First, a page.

NEW YORK — The recent statement by the U.S. Justice Department’s Office of Professional Responsibility (OPR) that the two lawyers who wrote the so-called torture memos merely exercised “poor judgment” is a disservice to justice. This is a topic that should be properly addressed by a serious inquiry to establish whether there were any violations of law.
According to the Justice Department’s ethics watchdog, lawyers John Yoo and Jay Bybee’s written opinion on the subject “contained significant flaws.”
Specifically, investigators found that Yoo had “violated his duty to exercise independent legal judgment and render thorough, objective and candid legal advice,” and that Bybee had “acted in reckless disregard” of ethical obligations in his actions regarding the memos.
However, the report containing these conclusions stated that Yoo and Bybee were not guilty of professional misconduct amounting to grounds for their disbarment.
This is a puzzling statement if one considers that Yoo and Bybee’s actions led to serious violations of national and international law. It is even more puzzling if one considers that a cover letter accompanying the report stated that an earlier version of the report had found “professional misconduct” on the part of the two lawyers.
David Margolies, a senior OPR official in charge of reviewing the earlier version, had overruled its finding.
“Justice Department lawyers have an obligation to uphold the law, so when they write legal opinions that are designed to provide legal cover for torture, they need to be accountable with more than a slap on the wrist,” said Andrea Prasow, senior counterterrorism counsel at Human Rights Watch.
She added that “Last-minute changes in the Justice Department’s findings should not discourage state bars from investigating whether these men violated their ethical obligations as lawyers.”
The “torture memos” were aimed at providing legal cover for U.S. interrogators to use abusive techniques such as sleep deprivation and waterboarding. Waterboarding has been prosecuted as a war crime by the United States. In 1947 the U.S. charged a Japanese officer, Yukio Asano, with war crimes for carrying out a form of waterboarding on a U.S. civilian. Asano was sentenced to 15 years of hard labor.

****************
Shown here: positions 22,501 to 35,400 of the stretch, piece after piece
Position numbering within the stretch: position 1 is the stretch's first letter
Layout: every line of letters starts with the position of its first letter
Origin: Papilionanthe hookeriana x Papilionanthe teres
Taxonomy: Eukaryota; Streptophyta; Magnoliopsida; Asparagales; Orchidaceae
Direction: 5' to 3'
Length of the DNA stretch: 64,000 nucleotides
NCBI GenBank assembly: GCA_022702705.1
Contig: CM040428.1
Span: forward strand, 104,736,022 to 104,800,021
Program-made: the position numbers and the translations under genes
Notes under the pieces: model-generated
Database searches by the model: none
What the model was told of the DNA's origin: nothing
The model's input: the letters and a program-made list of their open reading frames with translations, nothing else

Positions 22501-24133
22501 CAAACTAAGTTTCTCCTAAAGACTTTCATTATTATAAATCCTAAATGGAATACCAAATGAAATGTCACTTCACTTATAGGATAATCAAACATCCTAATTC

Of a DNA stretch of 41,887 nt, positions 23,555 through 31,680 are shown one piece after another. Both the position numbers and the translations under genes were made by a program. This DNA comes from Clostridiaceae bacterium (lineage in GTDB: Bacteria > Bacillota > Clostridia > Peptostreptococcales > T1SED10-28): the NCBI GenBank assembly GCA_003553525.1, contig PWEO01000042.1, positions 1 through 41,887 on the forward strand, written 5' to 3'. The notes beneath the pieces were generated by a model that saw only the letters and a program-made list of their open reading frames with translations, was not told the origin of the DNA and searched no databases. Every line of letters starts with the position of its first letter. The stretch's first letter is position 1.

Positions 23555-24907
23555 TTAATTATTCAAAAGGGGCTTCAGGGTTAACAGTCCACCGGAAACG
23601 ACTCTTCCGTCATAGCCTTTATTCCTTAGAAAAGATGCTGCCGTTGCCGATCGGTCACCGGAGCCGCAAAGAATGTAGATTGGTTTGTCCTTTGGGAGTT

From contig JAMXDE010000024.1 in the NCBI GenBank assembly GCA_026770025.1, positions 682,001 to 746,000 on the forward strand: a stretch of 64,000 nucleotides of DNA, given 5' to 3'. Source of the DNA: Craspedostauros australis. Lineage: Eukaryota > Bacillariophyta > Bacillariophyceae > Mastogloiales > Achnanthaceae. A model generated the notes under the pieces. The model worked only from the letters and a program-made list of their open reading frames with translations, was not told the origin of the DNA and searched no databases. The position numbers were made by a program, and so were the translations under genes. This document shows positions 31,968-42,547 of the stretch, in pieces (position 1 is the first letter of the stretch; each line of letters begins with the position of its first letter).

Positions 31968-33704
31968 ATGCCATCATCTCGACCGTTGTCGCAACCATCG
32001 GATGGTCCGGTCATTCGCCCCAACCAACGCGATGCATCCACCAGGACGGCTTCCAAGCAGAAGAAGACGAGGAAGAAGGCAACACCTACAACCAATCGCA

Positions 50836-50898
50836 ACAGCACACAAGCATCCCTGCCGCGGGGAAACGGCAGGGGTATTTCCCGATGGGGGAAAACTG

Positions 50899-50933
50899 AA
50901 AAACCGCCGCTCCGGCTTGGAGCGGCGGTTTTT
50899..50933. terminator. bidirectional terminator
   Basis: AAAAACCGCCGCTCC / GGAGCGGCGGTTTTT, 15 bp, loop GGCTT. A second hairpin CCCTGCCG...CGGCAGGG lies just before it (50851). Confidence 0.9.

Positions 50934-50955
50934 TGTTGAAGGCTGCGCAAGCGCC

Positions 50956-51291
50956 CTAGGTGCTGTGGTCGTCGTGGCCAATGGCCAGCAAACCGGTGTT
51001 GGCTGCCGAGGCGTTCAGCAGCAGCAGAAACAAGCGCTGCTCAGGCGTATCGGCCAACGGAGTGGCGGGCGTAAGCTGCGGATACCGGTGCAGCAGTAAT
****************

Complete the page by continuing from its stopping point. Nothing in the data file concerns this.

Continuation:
After the 9/11 terror attacks, CIA interrogators sought authority to use coercive means of interrogation against captured Taliban and al-Qaida operatives. These methods were cleared not only by the White House during the George W. Bush administration but also by the Justice Department, according to the Office of the Director of National Intelligence.
CIA officers used waterboarding at least 83 times against Abu Zubaydah and 183 times against Khalid Shaikh Mohammed, according to a 2005 Justice Department legal memorandum, even though the U.S. had historically treated waterboarding as torture.
“We prosecuted our own soldiers for using it in Vietnam,” Attorney General Eric H. Holder said.
Information obtained from waterboarding may not be reliable because a person under duress may admit to anything. “It is bad interrogation. I mean, you can get anyone to confess to anything if the torture is bad enough,” former CIA officer Bob Baer said.
In December 2008, then FBI Director Robert Muller said that, despite Bush administration claims that waterboarding had “disrupted a number of attacks, maybe dozens of attacks,” he didn’t believe that evidence obtained by the U.S. government through enhanced interrogation techniques such as waterboarding had disrupted any attack.
Despite numerous and serious abuses, not a single CIA official and only a few military personnel have faced meaningful punishment.
There are widespread demands that the Justice Department broaden its preliminary investigation of CIA abuses and of the role that Bush administration lawyers played in justifying these abuses.
Although former Vice President Dick Cheney has boasted of being a big supporter of waterboarding, President Barack Obama has said, “I believe waterboarding was torture and was a mistake.”
Cesar Chelala is a co-winner of an Overseas Press Club of America award for an article on human rights.